What are the Stages of Human Decomposition

Human decomposition can be a troubling thing to contemplate. Nonetheless, life and death intimately are intertwined. Having at a least a basic understanding of what happens to a body after death aids in understanding the entire cycle of life and death, and how we are all connected to the world around us in a very basic way.

Depending on what research data is accessed, human decomposition is said to occur as a process that involves three to five stages. The most comprehensive approach to understanding what happens to a body after death is to consider human decomposition in five stages. Understanding these stages of human decomposition is necessary when an unattended death is discovered.

Factors that Impact the Rate of Decomposition

Before considering the five stages of decomposition, understanding factors that speed up the process are important. Factors that can accelerate the decomposition process include:

  • Moisture in the surrounding area
  • Temperature of the surrounding area
  • Presence of insects in the neighboring environment

Stage One: Fresh State

During the Fresh Stage of human decomposition, minimal external changes to the body are detectible. This is because what occurs at this stage is internal and on the cellular level. The Fresh State of human decomposition lasts between one to two days, depending on the surrounding environment and the cause of death.

When a person dies, bacteria within the body lose their nutritional supply, which was provided via the blood stream. As a result, these bacteria begin to attack two primary organs in the body. These are the pancreas and intestines. Within the course of 24 to 48 hours, the bacteria (left unabated through refrigeration or embalming) will engulf these organs, resulting in the bacteria being released throughout the body.

Enzymes are released during this time period as well. These enzymes will further the breakdown of cells within the body.

Depending on where the person died, environmental factors can also come into play during the Fresh State of decomposition. Specifically, if the body is in a location where insects have access, these bugs way begin to lay eggs at or inside the remains. Flies are a prime example. They are attracted to even newly dead remains, are prone to lay eggs which develop into maggots.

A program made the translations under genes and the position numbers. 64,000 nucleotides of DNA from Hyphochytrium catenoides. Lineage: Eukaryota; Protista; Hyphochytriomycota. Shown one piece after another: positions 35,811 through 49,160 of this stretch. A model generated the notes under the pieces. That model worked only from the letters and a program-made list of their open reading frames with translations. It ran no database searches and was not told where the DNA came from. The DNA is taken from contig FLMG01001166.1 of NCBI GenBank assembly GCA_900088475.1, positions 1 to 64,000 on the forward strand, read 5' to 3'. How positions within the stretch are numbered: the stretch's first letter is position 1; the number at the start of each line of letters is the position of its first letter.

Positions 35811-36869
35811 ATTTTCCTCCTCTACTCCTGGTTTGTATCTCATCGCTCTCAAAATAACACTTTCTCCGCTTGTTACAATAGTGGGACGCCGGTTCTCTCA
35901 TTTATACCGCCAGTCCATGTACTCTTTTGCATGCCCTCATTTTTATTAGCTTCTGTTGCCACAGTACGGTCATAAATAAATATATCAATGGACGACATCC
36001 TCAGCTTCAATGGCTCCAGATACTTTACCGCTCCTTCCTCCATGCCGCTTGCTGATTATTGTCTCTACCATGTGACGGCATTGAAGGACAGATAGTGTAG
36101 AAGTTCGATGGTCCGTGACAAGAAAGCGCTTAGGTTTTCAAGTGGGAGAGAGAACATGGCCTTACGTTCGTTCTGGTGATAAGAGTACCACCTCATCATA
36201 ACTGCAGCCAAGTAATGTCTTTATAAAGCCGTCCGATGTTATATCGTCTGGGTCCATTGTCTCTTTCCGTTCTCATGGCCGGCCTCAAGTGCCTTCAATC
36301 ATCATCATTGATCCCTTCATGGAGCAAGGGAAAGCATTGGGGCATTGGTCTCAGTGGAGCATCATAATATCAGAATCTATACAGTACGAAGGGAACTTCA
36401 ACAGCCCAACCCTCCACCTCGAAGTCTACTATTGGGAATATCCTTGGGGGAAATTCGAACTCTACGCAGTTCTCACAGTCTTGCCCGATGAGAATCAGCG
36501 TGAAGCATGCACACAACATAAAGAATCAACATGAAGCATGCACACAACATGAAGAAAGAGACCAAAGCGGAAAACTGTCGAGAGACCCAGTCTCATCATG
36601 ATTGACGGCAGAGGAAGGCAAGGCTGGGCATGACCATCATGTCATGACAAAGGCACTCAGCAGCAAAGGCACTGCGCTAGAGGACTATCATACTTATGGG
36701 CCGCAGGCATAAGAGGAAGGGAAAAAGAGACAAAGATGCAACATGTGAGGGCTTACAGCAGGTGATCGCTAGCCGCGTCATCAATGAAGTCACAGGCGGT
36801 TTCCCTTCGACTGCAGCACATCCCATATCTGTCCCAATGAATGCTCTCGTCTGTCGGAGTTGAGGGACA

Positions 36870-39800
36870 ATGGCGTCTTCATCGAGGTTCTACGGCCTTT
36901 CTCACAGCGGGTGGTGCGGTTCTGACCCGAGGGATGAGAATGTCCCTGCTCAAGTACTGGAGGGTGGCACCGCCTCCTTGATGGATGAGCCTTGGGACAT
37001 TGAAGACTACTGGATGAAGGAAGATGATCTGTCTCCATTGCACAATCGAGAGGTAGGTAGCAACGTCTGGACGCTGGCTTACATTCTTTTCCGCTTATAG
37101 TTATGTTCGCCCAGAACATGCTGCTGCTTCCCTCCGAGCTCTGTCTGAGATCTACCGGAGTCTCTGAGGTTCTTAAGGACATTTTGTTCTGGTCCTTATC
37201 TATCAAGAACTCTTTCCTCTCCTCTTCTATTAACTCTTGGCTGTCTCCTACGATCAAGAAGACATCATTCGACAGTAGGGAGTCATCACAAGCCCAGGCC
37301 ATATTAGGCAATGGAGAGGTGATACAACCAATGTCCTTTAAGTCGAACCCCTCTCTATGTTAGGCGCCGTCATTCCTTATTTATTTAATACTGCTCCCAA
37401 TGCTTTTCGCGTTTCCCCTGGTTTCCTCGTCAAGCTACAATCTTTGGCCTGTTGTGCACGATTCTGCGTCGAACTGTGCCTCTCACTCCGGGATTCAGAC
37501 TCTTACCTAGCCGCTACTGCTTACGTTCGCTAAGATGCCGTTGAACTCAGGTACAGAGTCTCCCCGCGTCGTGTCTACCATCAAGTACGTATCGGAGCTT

Second Stage: Putrefaction State

The Second Stage of the human decomposition process is the Putrefaction State. The primary characteristic of this state is the advanced activity of bacteria within (and without) the remains. As mentioned in regard to the Fresh State, bacteria commence consuming the organs of the body, beginning with the pancreas and intestines. At the end of the Fresh State, these bacteria move to all parts of the body, attacking organs and other aspects of the remains.

This process results in the production of gases. In fact, over 30 different types of gases are produced by way of the process of bacteria attacking the remains.

These gases are released from the body. This is what causes the putrid odor associated with the Putrefaction State.

The machinations of the bacteria begin to cause profound changes in the appearance of the remains. The body will start to bloat, due to the accumulation of gases. The skin changes color from greenish to purple and ultimately to black in the next state.

The Putrefaction State is also the point in time at which the skin breaches. What this means is that the skin begins to pull apart or break open, releasing putrefied and hazardous fluid from the body. The breaches in the skin, and the associated release of hazardous fluid, underscore the need for unattended death cleanup, also known as biohazard remediation.

Finally, during this state, insect activity markedly increases. More insects will be drawn to the remains because of the odor and skin breaches. The Putrefaction State lasts between a few days to a week depending on environmental factors.

Third Stage: Active Decay State

The Active Decay State follows, also known as black putrefaction. As noted previously, it is in this state that the color of flesh turns black.

During the Active Decay State, the body loses most of its mass due to the final activity of bacteria and enzymes, but most particularly because of the high activity of maggots and other insects.

One of the most significant events of this state is that the abdomen will burst open, releasing a good portion of the remaining bodily fluids. These hazardous fluids will pool around the body and contaminate the surrounding area to what typically is a significant degree. The expanding contamination by hazardous bodily fluids must be addressed safely and comprehensively via an unattended death cleanup.

The Active Decay State lasts about 10 to 25 days, depending largely on the environmental factors mentioned previously. The state is considered over when the main remnants of the body are bones.

Fourth Stage: Advanced Decay

During the Advanced Decay State, the odor surrounding the remains dissipates. Insect activity lessens, and finally abates.

The body begins to dry, essentially preserving what remains. At this juncture, a thin was layer forms over the body, which biologically is known as adipocere.

Fifth Stage: State of Skeletonization

This state represents the juncture in the decomposition process at which all that remains are dried bones and, in some cases, dried flesh or organ remnants. Depending on the environment, the full skeletonization process can take upwards to two years to complete.